This Is How Scared Italy’s Government Is About Its Banks

December 20, 2016, 2:41 PM UTC
Rome City Skyline
St Peter's basilica, center, stands against the city centre skyline in Rome, Italy, on Wednesday, March 9, 2011. Hotel rates are likely to increase further this year as a recovery in business travel fills more rooms, executives of the biggest lodging companies said today. Photographer: Chris Ratcliffe/Bloomberg via Getty Images
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The Italian government late Monday asked lawmakers to approve the creation of a 20 billion euro ($21 billion) safety net to underwrite the stability of its wobbly banking sector.

The new facility could be needed as early as this week, starting with a likely bail-out of No. 3 lender, Monte dei Paschi di Siena (MPS).

MPS, recently judged the weakest of the European Union’s major banks, needs to dispose of a mountain of bad loans and raise 5 billion euros in capital by the end of this month or else face the risk of being wound down by the European Central Bank. If it fails to save itself, it would set a bad precedent for a handful of other Italian lenders who also need fresh capital. It could also undermine the efforts of Unicredit, Italy’s most internationally important bank, to bolster its balance sheet.

Italy’s Economy minister Piercarlo Padoan said Monday the money it was seeking could be used to guarantee adequate liquidity in the banking system.

“These resources could also be used as part of a program to boost capital at banks,” he said in a press conference.

A government bailout could come as early as this week, if Monte dei Paschi fails to pull off its own privately funded rescue plan.

But it could prove to be politically explosive for the week-old administration of Prime Minister Paolo Gentiloni, who replaced Matteo Renzi as Prime Minister after voters rejected Renzi’s plans for electoral reform in a referendum at the start of the month. Under EU bailout rules, investors are required to bear losses before taxpayers’ money can be injected into struggling banks.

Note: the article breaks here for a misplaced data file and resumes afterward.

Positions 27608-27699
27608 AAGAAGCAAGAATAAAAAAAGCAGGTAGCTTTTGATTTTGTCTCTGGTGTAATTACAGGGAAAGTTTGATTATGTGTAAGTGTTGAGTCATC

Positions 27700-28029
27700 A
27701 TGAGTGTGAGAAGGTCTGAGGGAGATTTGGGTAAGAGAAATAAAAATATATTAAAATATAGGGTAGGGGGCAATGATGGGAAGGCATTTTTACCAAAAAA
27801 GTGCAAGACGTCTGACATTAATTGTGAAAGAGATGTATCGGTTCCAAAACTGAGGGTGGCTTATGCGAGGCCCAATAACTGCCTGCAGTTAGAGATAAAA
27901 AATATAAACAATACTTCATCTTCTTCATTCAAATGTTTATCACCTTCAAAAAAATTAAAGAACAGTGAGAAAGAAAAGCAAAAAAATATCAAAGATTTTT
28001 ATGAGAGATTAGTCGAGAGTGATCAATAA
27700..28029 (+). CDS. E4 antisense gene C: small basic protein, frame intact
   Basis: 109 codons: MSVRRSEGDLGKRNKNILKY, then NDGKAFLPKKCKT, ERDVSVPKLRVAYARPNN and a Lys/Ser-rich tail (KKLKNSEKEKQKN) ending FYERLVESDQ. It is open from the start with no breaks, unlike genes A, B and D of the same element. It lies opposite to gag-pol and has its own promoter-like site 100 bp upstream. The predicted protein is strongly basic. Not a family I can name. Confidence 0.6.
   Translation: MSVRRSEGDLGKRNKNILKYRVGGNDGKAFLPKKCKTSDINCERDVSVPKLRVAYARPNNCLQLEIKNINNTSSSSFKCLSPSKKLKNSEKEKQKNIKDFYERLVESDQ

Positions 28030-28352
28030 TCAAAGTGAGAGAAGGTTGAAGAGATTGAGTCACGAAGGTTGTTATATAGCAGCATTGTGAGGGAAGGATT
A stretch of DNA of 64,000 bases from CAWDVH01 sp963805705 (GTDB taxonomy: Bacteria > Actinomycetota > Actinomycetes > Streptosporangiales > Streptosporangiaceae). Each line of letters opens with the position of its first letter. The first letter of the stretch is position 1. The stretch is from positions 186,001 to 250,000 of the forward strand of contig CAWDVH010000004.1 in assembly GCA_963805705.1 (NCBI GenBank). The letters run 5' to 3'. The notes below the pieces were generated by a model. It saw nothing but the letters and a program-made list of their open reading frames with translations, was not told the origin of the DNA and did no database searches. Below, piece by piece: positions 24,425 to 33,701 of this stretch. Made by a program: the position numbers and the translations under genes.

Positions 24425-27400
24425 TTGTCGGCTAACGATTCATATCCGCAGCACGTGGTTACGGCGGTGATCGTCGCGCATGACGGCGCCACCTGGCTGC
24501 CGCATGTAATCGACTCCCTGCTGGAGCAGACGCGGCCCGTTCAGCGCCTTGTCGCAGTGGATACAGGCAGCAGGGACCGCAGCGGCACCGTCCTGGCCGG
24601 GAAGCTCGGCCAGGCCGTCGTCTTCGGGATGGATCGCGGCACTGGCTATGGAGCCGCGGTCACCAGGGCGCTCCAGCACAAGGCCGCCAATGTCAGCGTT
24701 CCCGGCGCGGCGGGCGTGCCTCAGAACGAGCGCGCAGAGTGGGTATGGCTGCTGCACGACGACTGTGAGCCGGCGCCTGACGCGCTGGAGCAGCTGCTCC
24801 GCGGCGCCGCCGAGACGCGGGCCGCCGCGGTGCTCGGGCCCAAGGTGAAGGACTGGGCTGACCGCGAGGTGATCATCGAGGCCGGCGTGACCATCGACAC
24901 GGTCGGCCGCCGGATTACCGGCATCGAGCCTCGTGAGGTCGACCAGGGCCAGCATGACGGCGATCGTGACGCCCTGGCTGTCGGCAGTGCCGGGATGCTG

Earlier Monday, MPS received some rare good news in relation to its faltering rescue plan. A key investor that was reconsidering its commitment to the plan issued a statement saying that its concerns had been resolved.

“(Quaestio)… has agreed to approve the Term Sheet for the senior bridge loan as agreed with the financing banks,” the investor, private bank rescue fund Atlante, said.

Atlante was created by Renzi in April with the apparent intent of injecting state-guaranteed money into banks while being structured as a notionally ‘private’ investor. It has now committed to spending 1.5 billion euros to buy some of Monte dei Paschi’s bad loans, despite having expressed “deep reservations” in a Dec. 17 letter over the terms of a bridge loan that Monte dei Paschi had secured as part of the sale of bad loans.

But offloading bad loans is only part of what MPS has to do to stay afloat. It’s currently running a 5 billion euro cash call on existing holders of its shares and its junior bonds. That’s meant to conclude on Thursday, but is not underwritten by a consortium of investment banks. If it fails, it fails.

Neither Atlante’s support nor the government’s plan for a safety net was enough to support Monte dei Paschi’s shares Tuesday. After falling 9% on Monday, they were down another 1.2% in early afternoon trading in Milan. They’re down over 90% over the last two years.

Reports last week suggested that the government would only inject capital into Monte dei Paschi after the forced conversion of 4.1 billion euros worth of subordinated bonds into shares. That’s a problem for the government because nearly two-thirds of those bonds are held by retail investors, many of whom claim that the bank misrepresented the bonds as being nearly as safe as deposits.